Point and the auto business. ….
Point and the auto business. He became partners with Presser and Presser’s son Jeff, and joined High Plains Motors in 2007.
“Mr. Presser taught me the car business like I was one of his kids, and I am forever thankful for his mentorship,” Johnson said. “Marvin passed away in 2015 but left us with a great business and many life lessons to live and teach to others.”
Today, he and Jeff Presser own the business and have grown the operation to include Glasgow Auto Sales, a Buick, Chevy and GMC store in Glasgow, Montana. A third partner in the Glasgow dealership, Paul Wemmer, serves as general manager of the store.
“I work in both stores each week and enjoy every minute of it,” Johnson said. “The automotive industry has its ups and downs, but I have the attitude that if you do things right, everything will work out.”
Johnson is currently chairman of the executive board of the Montana Automobile Dealers Association, which recently increased the board’s term from one to two years for better continuity of leadership.
“Just like the dealership will not run well without our great employees giving it their all every day, the association would not be successful without the hard work of Bruce Knudsen, our executive vice president, and his team in Helena,” Johnson said. He added, “The association has become financially stronger during my tenure, although dealership numbers continue to decrease in Montana. We are a laser-focused group, working diligently on issues that affect all dealers. Since Montana is such a big state, we rely on technology to reach our dealership body and zero-in on their concerns.”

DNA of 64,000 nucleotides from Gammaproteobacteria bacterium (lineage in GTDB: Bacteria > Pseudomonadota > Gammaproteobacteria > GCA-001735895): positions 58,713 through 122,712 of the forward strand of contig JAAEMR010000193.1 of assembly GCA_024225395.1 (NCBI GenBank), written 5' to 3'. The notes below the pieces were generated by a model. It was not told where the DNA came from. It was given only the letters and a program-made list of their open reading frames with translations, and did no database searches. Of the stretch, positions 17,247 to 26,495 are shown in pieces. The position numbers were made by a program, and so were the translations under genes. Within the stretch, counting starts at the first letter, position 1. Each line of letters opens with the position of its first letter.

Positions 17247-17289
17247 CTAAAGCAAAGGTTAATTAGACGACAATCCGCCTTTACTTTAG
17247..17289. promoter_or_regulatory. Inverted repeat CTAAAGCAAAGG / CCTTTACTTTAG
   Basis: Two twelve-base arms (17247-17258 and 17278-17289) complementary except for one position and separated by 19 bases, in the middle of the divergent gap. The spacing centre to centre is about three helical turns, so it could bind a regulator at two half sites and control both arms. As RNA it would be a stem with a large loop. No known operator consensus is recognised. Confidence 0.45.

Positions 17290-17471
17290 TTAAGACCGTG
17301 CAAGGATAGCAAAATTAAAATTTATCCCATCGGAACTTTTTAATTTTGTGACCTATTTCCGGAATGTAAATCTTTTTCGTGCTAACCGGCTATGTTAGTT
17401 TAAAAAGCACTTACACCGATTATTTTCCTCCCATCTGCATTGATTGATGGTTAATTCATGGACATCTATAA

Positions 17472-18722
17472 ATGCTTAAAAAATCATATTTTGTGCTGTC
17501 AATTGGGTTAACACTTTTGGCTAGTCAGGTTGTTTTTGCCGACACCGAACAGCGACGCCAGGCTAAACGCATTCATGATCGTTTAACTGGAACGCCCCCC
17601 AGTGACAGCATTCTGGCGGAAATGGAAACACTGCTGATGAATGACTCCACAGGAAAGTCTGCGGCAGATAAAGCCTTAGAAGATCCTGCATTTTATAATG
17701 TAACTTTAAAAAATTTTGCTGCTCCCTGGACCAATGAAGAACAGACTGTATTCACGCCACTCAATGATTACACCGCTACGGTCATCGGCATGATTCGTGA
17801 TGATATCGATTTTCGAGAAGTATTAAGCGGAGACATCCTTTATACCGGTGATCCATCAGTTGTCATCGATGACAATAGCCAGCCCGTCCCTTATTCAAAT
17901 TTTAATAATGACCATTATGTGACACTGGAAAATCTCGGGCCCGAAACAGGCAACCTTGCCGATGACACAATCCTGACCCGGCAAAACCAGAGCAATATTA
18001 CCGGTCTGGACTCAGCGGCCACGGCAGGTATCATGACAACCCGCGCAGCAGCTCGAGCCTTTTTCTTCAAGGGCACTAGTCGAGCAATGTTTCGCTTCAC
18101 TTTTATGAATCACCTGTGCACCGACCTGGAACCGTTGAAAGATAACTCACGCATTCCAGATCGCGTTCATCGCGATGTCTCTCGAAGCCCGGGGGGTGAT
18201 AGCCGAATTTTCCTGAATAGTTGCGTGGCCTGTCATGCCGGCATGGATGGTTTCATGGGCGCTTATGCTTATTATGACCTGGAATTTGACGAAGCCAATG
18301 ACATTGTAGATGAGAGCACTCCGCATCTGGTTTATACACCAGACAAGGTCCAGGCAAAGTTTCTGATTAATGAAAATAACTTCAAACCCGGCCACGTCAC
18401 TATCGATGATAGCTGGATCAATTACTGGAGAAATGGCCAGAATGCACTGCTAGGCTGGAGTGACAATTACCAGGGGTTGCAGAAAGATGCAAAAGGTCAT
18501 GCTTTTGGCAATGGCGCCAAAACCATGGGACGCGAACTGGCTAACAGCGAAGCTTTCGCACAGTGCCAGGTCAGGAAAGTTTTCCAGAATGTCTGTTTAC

Johnson views serving the community as one of the most important jobs at his dealership. “My wife and I have taught our kids, Kaylee and Aaron, to live a life of community service,” he said. “They are the first people to raise their hand to help or chip in and that makes me very proud. And he brings that same commitment to his business. “You can find me, my business partners or one of our employees helping out with community functions or events almost every day of the year,” he said.
Johnson is actively involved in supporting youth sports, chamber of commerce initiatives, school activities, civic organizations, church groups, local government and city beautification projects.
“Much of what I do is focused on building the community through our youth,” Johnson said. “Where we live is full of great people but is very impoverished. The opportunities to become successful often get lost on young people, so I try to work on programs that help kids have a chance to succeed.”
Some of the groups he supports include Wolf Point 100 Club (board of directors for this organization that raises money to help local health care facilities), First Lutheran Church in Wolf Point (member of church council and education director/teacher), Wolf Point Soccer Association, Wolf Point Schools (career day speaker and volunteer for various programs) and Wolf Point Chamber of Commerce and Agriculture.
“I also help with any local civic or community functions that bring entertainment or business to town,” Johnson said.
Dealers are nominated by the executives of state and metro dealer associations around the country. A panel of faculty members from the Tauber Institute for Global Operations at the University of Michigan will select one finalist from each of the four NADA regions and one national Dealer of the Year. Three finalists will receive $5,000 for their favorite charities and the winner will receive $10,000 to give to charity, donated by Ally.
In its 12th year as exclusive sponsor, Ally also will recognize dealer nominees and their community efforts by contributing $1,000 to each nominee’s 501(c)3 charity of choice.
Nominees will be recognized on AllyDealerHeroes. com, which highlights the philanthropic contributions and achievements of TIME Dealer of the Year nominees.
Johnson was nominated for the TIME Dealer of the Year award by Bruce Knudsen, executive vice president of the Montana Automobile Dealers Association. Johnson and his wife, Michelle, have two children.